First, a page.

Next steps:

The consensus on the need for ESG and climate change disclosures is ahead of anyone’s capacity to provide them. For that reason, I recommend that the Commission approach this question in stages, coordinating with international groups to promote consistent standards while continuing to keep the United States as the most comprehensively transparent capital markets in the world. The first stage should have two goals: encouraging innovation and transparency of process, with a “comply or explain” approach whenever possible. Ideally, I’d like to see some move toward widespread adoption of SASB disclosures within five years in an XBRL format (we reiterate our plea for XBRL reporting of proxy votes by fund managers), unless the issuer explains why a different approach is better for their company. But even I would not support guidance or rulemaking along those lines without further study, beginning with hearings so that we can better understand the strengths and weaknesses of current ESG reporting and ratings.

In the meantime, guidance on disclosure should focus on clarity about how each reporting entity defines ESG, with care to avoid the problem of boilerplate, near-identical disclosures as we now have in the CD&A language from board compensation committees. The Commission can be helpful here by releasing a list of sample questions that each company should answer, including: Which board committee is responsible for evaluating ESG risk? What does the board consider its primary ESG vulnerabilities and opportunities and what steps are they taking to address them? What ESG priorities are reflected in the incentive compensation of the top executives? How is the company preparing for the prospect of regulatory changes from agencies other than the SEC, for example the Consumer Product Safety Commission, the Department of Transportation, OSHA, the FTC, and EPA? How about regulatory changes from the EU or other trading partners? [4]

Disclosure of any ESG related campaign contributions and lobbying expenditures, direct or indirect, should be a top priority for guidance. The recent release of recordings by Keith McCoy, senior director of ExxonMobil for federal relations [5] makes absolutely clear the gulf between what some companies tell their customers and investors and what they advocate and support with undisclosed campaign contributions and lobbying. This kind of material misdirection and outright misrepresentation is made possible by lack of transparency.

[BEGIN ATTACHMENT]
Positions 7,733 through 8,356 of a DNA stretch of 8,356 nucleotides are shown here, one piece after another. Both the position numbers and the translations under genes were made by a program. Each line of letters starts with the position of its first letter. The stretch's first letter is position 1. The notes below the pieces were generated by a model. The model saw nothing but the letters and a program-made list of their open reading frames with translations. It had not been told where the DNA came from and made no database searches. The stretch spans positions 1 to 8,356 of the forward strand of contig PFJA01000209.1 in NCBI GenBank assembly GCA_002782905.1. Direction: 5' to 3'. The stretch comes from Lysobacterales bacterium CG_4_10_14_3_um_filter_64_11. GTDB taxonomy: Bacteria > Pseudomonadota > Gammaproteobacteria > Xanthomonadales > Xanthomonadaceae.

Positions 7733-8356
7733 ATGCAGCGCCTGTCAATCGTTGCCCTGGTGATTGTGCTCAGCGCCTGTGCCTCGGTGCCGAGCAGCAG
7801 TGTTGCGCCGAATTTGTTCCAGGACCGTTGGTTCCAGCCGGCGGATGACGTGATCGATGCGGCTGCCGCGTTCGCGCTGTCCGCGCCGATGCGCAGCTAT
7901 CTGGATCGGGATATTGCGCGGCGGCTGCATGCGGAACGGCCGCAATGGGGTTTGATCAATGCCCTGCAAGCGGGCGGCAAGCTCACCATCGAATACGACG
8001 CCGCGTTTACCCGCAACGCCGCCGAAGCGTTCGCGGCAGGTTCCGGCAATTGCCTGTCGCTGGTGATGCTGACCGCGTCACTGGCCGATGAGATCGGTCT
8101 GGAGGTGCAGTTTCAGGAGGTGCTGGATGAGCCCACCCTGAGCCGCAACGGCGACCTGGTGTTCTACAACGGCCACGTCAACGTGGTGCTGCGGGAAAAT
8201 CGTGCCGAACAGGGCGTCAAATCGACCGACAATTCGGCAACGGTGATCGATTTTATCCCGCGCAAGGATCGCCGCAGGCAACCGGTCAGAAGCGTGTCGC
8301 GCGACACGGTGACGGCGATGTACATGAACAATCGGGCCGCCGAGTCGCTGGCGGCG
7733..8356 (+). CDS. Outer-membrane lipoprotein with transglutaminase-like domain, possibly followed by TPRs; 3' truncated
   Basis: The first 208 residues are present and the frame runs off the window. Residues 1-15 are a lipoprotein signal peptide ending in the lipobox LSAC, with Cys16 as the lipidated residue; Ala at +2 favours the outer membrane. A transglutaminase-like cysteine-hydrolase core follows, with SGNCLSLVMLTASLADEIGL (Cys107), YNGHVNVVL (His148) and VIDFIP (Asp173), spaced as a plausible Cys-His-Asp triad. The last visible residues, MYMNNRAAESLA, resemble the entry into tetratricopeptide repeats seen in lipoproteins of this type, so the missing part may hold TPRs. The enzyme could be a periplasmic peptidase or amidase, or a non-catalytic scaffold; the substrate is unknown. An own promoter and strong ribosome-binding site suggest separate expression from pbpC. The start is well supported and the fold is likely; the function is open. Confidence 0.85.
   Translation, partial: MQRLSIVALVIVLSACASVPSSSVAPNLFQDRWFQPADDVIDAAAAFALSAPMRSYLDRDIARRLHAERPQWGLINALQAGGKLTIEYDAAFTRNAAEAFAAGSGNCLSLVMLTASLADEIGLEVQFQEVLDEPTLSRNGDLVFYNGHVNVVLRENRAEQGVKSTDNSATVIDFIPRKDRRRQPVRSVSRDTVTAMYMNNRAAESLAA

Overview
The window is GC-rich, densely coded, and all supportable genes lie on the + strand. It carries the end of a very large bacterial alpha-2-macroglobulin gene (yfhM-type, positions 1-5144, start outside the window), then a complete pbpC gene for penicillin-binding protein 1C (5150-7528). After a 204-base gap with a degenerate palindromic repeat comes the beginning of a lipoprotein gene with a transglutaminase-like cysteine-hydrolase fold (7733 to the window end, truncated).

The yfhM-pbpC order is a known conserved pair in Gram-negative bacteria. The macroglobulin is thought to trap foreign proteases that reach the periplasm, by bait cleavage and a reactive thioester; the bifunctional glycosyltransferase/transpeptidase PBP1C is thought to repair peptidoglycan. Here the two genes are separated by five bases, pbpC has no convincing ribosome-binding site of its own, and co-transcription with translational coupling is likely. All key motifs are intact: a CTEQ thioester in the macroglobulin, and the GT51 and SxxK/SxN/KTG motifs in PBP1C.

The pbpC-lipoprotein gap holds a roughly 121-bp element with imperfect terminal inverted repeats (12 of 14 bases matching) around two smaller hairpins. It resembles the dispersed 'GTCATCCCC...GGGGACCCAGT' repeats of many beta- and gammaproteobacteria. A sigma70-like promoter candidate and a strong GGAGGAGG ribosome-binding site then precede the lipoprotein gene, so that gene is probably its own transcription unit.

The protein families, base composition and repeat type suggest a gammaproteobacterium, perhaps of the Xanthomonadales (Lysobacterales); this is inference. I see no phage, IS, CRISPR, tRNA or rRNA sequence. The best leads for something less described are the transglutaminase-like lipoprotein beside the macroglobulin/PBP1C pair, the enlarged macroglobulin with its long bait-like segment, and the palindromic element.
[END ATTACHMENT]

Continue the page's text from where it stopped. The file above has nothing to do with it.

I concur with the comments asking that private companies and investment managers should be covered as well.

I conclude with a reminder that ESG is not new. I took this photograph of a jar from the early 19th century in the British Museum.

The ESG disclosure from the East India Sugar Company is larger than the name of the company or the identification of the product. It was produced in a time of the first major consumer boycotts, which would lead to the abolition of slavery in England decades before it took a war to abolish it in the US. Today’s investors and consumers are continuing in a tradition that goes back to the earliest days of capitalism. It is now up to the Commission to make sure the ESG disclosures investors need are as accurate and reliable as materiality requires.


1Every major financial institution and every significant institutional investor now has one or more ESG options. US ESG index funds reached over $250 billion in 2020. More significantly, ESG factors are permeating every aspect of even the most traditional investment vehicles. A 2020 survey of 809 institutional asset owners, investment consultants and financial advisers found that 75 percent of them use ESG factors in their investment strategies, up from 70 percent in 2019. Nearly 13 percent of respondents were pension plan sponsors. The largest institutional investor in the US is Black Rock, which has announced that 100 percent of its approximately 5,600 active and advisory BlackRock strategies are ESG integrated— covering U.S. $2.7 trillion in assets. Reflecting the demand, BlackRock introduced 93 new sustainable solutions in 2020, helping clients allocate U.S. $39 billion to sustainable investment strategies, which helped increase sustainable assets by 41 percent from December 31, 2019.(go back)

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3On July 1, 2020, the U.S. Department of State, along with the U.S. Department of the Treasury, the U.S. Department of Commerce, and the U.S. Department of Homeland Security, issued a Xinjiang Supply Chain Business Advisory (Business Advisory) to caution businesses about the risks of supply chain links to Chinese entities that engage in human rights abuses, including forced labor, in the Xinjiang Uyghur Autonomous Region (Xinjiang) and elsewhere in China.(go back)

4Detailed new guidance on ESG from the EU. makes clear that any effort to limit investor access to ESG in evaluating risk and return will put US investors and issuers at a serious disadvantage in global markets if we do not do as well or better.(go back)